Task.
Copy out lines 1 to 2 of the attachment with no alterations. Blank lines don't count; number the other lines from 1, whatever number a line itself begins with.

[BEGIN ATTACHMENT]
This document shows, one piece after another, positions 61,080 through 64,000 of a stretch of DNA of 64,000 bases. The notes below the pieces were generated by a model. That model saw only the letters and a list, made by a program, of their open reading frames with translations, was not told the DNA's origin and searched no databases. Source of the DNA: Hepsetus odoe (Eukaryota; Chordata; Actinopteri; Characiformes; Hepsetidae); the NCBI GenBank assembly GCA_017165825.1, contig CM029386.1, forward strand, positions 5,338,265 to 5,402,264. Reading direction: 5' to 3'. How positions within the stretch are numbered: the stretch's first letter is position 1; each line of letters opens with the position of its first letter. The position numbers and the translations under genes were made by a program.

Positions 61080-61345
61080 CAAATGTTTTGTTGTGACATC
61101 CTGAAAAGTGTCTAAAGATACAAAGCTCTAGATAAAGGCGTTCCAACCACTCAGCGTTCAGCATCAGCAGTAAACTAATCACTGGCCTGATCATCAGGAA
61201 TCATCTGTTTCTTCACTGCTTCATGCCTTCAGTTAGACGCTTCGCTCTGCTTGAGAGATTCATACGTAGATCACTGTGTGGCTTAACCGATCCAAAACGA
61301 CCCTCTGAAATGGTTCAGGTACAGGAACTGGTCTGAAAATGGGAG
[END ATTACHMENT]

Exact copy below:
This document shows, one piece after another, positions 61,080 through 64,000 of a stretch of DNA of 64,000 bases. The notes below the pieces were generated by a model. That model saw only the letters and a list, made by a program, of their open reading frames with translations, was not told the DNA's origin and searched no databases. Source of the DNA: Hepsetus odoe (Eukaryota; Chordata; Actinopteri; Characiformes; Hepsetidae); the NCBI GenBank assembly GCA_017165825.1, contig CM029386.1, forward strand, positions 5,338,265 to 5,402,264. Reading direction: 5' to 3'. How positions within the stretch are numbered: the stretch's first letter is position 1; each line of letters opens with the position of its first letter. The position numbers and the translations under genes were made by a program.

Positions 61080-61345